Letter From William Geddes to John Geddes, April 9, 1835

Author: William Geddes

Date: April 9, 1835

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Campbellstown April 9th 1835.

Dear Brother [John Geddes]

Your letter did not arrive to 6th of April and I began to fear it would not arrive at all. You ought not to wait on time or tide and I hope for the future you will endevour to be even handed with them for they wait on no man. I have been more disappointed this time than ever for I called and called again but all to no purpose for two weeks past untill I was ashamed to ask the postmaster any more and had determined to inquire never again till I shall be told that there was a letter for me. I was anxious to learn the fate of Agrippa who is our brother the son of our father at least if not of our mother and who from what I had learnt from other sources had not received a brother’s reception which is clearly confirmed by your own account What kind of a trial was two weeks in a thing a person was wholly unacquainted with and more especially with a boy of so taciturn a disposition: of so slow comprehension. Ought not the tie of humanity have bound you to have given any other son of Adam a longer trial and how much more firmly were you bound by the ties of a common parent. [the tear of the seal left a hole here, but the missing words “much more” are preserved on the back of the seal at the bottom of page 4.] How many youths who might have become useful to themselves and others in the world if proper care had been taken with them: if the persons with whom it was their lot to be cast among had but borne with whatever foibles or failings they were by nature or habit possessed with: are now otherwise. God never made an independent man. We all have more or lefs to depend on one another not only in the two ages of helplessnefs but in the very strength of manhood : in proof of which look but at what would be the fate of any single person who should be placed alone on another earth like this. I ask again how can we more effectually honor the Almighty and promote the best interests of man (which is the only way of honoring him for he only requires us to love and be beloved of one another – That is adoration) than by proper encouragement to youths who are just starting in the world: and how is that to be done? Why by giving them rather more at all times than what is generally considered a full compensation for their services: will such noble conduct towards any youth or even aged person not bring forth the whole strength of Soul & body would not the love beaming in his eye towards you the gratitude the zeal and satisfaction he would have in serving you compensate for that extra allowance a million of times; independant of the service you would thereby be rendering your Country by making a useful Citizen or your God by making one heart happy at least if not many more which would have been the case in this instance. The extra exertions brought forth by such generosity would be worth more than the extra pay. That Sir is the only honorable way of getting 20 per cent for one’s money: that is the way to make benefits reciprocal in a high degree.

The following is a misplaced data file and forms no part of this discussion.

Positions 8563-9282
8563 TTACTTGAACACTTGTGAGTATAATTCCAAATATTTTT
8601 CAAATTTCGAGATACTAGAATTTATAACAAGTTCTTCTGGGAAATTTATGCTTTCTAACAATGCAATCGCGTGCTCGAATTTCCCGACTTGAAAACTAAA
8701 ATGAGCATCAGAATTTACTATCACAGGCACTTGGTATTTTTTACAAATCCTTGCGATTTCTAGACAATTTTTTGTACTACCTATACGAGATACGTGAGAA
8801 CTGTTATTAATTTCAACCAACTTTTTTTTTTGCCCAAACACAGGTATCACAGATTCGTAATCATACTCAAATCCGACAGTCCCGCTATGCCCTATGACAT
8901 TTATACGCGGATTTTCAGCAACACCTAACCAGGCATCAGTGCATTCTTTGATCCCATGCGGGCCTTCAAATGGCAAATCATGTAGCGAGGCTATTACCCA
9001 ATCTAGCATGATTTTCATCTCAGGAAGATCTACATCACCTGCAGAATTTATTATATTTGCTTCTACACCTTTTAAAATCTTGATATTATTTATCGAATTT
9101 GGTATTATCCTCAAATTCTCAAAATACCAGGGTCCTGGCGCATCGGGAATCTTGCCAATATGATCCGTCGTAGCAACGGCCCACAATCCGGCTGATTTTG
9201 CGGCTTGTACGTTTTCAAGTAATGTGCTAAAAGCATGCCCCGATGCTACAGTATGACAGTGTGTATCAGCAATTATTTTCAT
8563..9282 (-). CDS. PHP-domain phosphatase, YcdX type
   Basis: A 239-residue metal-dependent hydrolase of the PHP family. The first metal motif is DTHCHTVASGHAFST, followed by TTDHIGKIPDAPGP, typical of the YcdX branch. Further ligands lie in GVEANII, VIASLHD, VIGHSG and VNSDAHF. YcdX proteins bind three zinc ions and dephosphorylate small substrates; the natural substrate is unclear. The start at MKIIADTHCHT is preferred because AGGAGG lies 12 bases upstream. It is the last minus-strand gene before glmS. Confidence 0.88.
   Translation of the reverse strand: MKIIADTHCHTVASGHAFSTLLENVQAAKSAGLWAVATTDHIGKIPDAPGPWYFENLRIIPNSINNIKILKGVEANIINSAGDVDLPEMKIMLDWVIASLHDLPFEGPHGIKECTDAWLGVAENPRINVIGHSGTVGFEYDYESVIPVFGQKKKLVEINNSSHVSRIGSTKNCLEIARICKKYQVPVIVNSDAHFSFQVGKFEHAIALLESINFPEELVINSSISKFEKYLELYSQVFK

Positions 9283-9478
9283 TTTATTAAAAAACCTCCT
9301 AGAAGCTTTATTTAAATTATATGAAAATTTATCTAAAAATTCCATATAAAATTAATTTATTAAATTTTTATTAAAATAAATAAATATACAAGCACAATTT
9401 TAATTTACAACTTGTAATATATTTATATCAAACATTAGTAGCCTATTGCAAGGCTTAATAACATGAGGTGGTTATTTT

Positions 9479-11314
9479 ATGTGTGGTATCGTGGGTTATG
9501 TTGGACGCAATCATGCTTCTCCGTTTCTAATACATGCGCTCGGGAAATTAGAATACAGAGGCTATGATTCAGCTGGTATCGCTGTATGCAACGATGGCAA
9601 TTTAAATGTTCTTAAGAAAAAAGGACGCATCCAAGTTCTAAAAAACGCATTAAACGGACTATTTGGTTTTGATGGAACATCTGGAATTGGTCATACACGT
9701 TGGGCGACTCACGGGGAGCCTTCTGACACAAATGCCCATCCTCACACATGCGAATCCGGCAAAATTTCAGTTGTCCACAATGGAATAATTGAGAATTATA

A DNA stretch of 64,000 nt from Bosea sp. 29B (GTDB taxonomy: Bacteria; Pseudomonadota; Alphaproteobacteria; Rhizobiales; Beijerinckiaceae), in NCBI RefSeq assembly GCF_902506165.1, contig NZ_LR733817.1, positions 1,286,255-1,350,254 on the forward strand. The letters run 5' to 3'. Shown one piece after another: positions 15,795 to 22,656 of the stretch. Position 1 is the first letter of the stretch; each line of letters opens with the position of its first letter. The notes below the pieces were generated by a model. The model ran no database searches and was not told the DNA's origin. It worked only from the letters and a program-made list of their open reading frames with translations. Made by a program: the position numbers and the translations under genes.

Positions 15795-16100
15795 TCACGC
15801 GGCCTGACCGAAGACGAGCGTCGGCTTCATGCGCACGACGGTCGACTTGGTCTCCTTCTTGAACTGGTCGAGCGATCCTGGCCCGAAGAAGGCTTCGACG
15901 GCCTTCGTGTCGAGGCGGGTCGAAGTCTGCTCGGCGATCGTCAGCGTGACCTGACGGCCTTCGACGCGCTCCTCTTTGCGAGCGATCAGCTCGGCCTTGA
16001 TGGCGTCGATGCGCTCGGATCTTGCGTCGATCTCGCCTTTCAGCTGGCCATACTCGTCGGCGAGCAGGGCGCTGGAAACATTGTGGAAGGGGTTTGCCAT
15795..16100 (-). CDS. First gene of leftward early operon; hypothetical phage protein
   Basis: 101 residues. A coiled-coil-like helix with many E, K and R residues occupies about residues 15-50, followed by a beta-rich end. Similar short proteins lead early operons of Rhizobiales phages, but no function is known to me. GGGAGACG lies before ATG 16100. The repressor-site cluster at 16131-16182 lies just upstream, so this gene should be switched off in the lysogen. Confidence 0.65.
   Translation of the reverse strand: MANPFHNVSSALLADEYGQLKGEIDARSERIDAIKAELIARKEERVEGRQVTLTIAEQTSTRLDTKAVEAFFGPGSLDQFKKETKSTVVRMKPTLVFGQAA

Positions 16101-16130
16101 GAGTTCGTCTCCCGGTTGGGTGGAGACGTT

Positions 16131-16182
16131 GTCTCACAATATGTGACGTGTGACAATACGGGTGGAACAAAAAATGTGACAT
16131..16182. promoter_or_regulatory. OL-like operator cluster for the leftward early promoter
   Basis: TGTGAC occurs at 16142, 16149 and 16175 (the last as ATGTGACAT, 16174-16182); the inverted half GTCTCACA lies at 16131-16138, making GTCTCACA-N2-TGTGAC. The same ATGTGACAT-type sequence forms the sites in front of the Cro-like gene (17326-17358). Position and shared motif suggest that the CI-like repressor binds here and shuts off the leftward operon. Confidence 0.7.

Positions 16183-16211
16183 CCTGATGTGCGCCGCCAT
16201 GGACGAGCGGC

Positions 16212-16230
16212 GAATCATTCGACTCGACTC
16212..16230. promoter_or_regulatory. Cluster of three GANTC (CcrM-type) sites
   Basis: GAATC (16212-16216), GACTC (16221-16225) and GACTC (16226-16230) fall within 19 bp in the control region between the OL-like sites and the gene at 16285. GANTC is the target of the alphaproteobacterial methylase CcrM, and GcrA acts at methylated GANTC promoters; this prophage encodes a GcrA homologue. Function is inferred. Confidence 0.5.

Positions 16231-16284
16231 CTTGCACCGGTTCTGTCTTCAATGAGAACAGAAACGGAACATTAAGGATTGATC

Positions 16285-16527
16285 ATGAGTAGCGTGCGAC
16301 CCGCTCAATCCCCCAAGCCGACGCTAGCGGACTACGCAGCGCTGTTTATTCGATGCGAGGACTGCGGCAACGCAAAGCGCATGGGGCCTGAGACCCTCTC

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What have you done; but the contrary; may worse refused him altogether and returned him back to me who you know have already an host of difficulties and enemies to to [sic] contend with. You approve of my course in feeing Lawyers and dont it hold good with any other set of men; in every thing else. Pay well and you will be served well. I have said enough: perhaps too much: if so what would be the consequence of reversing the picture of showing the fate of a person left unaided [and especially such an one as most needed aid and encouragement] to themselves with none to support or encourage them – look at it yourself if your heart is hard enough for I cannot. This wont arrive in time but if it does give Agrippa $50 if he wants so much; on my account. Cousins Jane and Martha Geddes from Newville were down to see us in January in a Sleigh with a young gentleman who appears to be much taken with Martha. They were about a week here. Uncle and Aunt Cousin John & family were well. Eliza McAllen was also well. It was at her particular and repeated request that I should ask you to write to her that I ask you. I would never have thought of intimating such a thing to her. I cannot recommend her to you for I dont believe she would suit you or any other hardworking man but might some lazy gentleman who had health time and money to spare and who was withall hypocrite enough to appear religious. I think she would soon learn the Yankee practice of letting her husband pail the Cows and you would not be very oddly mated in Michigan but still I think badly: with her. You know she is slender and lady like and could hardly stand the strong embraces of a working man. She is however possessed with good natural sense and more intelligence than any of your Yankee ladies. I wrote to Uncle James some time in the winter but have received no answer. I have not payed William: always somehow forgot it but will shortly. I have no idea how he is coming on nor have I heard any thing of any of his brothers except John of who a rumour has reached us that he was broke down or in other words had failed: but how it is I cant say. I heard it from our Newville relations. Thomas is in a Hardware Store in Philadelphia and gets $300 finding himself in bed and board: Not very good wages but they may improve if he pleases his employers. He is rather lazy. And too much like William, not saving enough. Mr Sawyer has sold 190 acres of Grandfather’s farm for $45 per acre the half in hand and the rest in $1000 Gales [periodic payments of rent]. This was unexpected by every one and several are much spited about it going at that price. He might have got I think $50 if the people who want to buy had known he was determined to sell but I consider it well sold for their is neither wood, water or buildings on it. what wood was still on it is nearly destroyed by the Caterpillar only a few trees remaining alive. They have been very bad these two years past in this Country when I returned from Michigan it looked like winter in our country the trees in many directions being leaflefs. Our woods was bare